While little is known about the Crashers, all leads point to an incarnation of the revolving “house” band of Glen Adams. As often the case, the floating nature of Jamaican born labels, rhythm sections naming and renaming to fit occasions was endless.
Running out of his Brooklyn studio, the otherwise known Outerlimits, Capo And The Crew or even possibly Crashers, the swinging reggae meets funk grooves are apparent. Led from the desk by label owner, producer and writer, Glenroy Adams and co created a 12” that covers bases in one release.
While funk bass, chopped guitar, harmonica and vocal harmonies created the Caribbean flavours of Flight To Jamaica, they cloud Capo’s closest assent to the disco sound he was tapping in to. As NYC shifted towards the fresh block party sounds of hip-hop it should be remembered those early parties were in essence disco and funk records cut up, looped and rapped over.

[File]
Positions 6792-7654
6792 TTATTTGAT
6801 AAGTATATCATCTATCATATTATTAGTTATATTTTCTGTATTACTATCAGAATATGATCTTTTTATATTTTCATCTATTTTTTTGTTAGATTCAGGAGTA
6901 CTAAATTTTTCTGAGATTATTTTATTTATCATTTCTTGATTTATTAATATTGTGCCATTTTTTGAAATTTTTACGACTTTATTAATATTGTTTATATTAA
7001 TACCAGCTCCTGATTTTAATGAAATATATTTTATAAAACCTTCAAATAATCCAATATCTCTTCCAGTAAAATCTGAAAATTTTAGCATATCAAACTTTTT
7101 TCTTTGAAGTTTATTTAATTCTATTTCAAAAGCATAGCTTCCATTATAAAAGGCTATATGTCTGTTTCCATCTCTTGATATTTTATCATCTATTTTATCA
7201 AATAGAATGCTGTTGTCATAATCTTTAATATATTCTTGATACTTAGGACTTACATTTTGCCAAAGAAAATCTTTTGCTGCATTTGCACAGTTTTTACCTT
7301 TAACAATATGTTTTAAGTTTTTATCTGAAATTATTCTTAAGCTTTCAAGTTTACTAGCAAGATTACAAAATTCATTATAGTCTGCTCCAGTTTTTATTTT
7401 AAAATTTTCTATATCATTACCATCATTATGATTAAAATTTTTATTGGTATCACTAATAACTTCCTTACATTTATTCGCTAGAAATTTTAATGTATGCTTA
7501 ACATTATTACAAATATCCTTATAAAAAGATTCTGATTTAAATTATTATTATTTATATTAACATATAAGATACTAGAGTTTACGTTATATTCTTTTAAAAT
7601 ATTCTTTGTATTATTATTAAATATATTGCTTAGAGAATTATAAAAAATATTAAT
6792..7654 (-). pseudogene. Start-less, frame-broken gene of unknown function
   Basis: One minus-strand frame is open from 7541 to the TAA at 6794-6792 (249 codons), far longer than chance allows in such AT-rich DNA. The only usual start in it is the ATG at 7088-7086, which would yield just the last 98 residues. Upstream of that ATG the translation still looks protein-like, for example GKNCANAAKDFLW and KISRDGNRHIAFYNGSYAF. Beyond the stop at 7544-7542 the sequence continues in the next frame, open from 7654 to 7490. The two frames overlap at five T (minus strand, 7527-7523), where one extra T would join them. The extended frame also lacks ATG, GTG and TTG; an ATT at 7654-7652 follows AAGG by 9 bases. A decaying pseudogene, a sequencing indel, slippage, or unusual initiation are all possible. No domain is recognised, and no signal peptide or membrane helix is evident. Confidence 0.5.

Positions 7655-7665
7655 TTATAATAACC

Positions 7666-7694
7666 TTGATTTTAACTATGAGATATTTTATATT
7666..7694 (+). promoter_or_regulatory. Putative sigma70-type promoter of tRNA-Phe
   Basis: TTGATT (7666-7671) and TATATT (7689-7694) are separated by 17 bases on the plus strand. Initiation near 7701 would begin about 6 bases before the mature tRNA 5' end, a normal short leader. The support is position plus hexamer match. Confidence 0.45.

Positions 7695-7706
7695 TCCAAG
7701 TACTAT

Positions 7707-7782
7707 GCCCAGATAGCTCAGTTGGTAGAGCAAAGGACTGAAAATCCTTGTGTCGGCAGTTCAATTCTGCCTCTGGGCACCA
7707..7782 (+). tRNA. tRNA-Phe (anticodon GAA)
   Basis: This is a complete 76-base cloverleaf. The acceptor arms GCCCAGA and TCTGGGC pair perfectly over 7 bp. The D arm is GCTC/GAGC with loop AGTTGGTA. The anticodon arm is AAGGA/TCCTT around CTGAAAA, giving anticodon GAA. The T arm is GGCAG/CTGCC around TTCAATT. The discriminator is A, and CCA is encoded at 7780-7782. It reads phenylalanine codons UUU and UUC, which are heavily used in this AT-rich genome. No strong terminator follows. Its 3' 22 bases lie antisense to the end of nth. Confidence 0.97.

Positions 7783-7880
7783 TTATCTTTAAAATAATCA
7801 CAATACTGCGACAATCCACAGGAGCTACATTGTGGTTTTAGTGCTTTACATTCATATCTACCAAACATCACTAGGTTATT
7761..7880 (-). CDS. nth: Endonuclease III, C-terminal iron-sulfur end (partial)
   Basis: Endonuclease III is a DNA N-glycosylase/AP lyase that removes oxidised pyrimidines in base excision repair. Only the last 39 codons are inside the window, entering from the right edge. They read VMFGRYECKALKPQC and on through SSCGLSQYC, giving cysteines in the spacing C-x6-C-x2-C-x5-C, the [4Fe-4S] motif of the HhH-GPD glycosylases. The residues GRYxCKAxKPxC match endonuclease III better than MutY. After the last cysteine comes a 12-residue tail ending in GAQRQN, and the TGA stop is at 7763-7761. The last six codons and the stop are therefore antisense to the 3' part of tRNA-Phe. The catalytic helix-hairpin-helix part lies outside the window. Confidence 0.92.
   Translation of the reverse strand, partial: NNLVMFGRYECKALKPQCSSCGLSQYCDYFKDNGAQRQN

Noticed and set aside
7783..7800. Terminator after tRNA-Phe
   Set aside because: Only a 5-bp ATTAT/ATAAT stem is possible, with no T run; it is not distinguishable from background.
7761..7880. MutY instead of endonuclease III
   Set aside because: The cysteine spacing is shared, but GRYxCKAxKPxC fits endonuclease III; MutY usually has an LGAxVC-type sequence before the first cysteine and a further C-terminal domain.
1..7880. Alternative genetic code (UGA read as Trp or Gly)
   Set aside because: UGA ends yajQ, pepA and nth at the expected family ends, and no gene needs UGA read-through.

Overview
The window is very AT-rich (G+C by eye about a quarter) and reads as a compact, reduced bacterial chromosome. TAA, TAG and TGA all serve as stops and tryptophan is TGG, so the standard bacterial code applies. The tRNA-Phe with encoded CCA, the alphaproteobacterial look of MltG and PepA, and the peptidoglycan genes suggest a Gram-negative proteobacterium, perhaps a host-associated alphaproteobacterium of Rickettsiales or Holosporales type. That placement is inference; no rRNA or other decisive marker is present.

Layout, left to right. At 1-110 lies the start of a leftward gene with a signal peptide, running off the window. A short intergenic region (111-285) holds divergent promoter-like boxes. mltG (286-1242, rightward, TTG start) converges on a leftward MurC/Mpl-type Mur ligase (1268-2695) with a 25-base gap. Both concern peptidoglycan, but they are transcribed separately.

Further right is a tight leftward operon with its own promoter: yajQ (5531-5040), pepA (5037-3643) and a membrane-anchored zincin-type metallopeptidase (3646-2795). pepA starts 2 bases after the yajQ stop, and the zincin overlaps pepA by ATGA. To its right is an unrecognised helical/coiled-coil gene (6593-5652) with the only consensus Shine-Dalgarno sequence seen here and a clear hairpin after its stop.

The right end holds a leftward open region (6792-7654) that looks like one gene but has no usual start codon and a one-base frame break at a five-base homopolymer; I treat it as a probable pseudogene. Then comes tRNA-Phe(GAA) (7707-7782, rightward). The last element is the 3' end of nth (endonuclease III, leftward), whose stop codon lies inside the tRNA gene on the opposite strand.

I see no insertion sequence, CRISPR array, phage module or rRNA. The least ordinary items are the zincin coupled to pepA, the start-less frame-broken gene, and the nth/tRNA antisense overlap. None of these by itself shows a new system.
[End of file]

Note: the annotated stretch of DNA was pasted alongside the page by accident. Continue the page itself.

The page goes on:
With the over-used grail tag worthy of the A side alone, the flip itself has become a funk-bomb that pushes dealer prices to the heavens. Featuring the unknown Lamour on vocals, it’s as much the female harmonies, slap bass and guitar solo mixed with stabbing piano and drum breaks that make this short, but sweet ‘skank’ a worthy collectors item in it’s own right.
While Capo Disco was just a yearlong sub label, the breath of style, optimism and intent is obvious. As an archive mission, Flight to Jamaica being removed from the bootleggers hands is justified, but sitting in the middle of 3 killer 12”s rewinds of Glen Adams vision, it should be seen in a broader spotlight.
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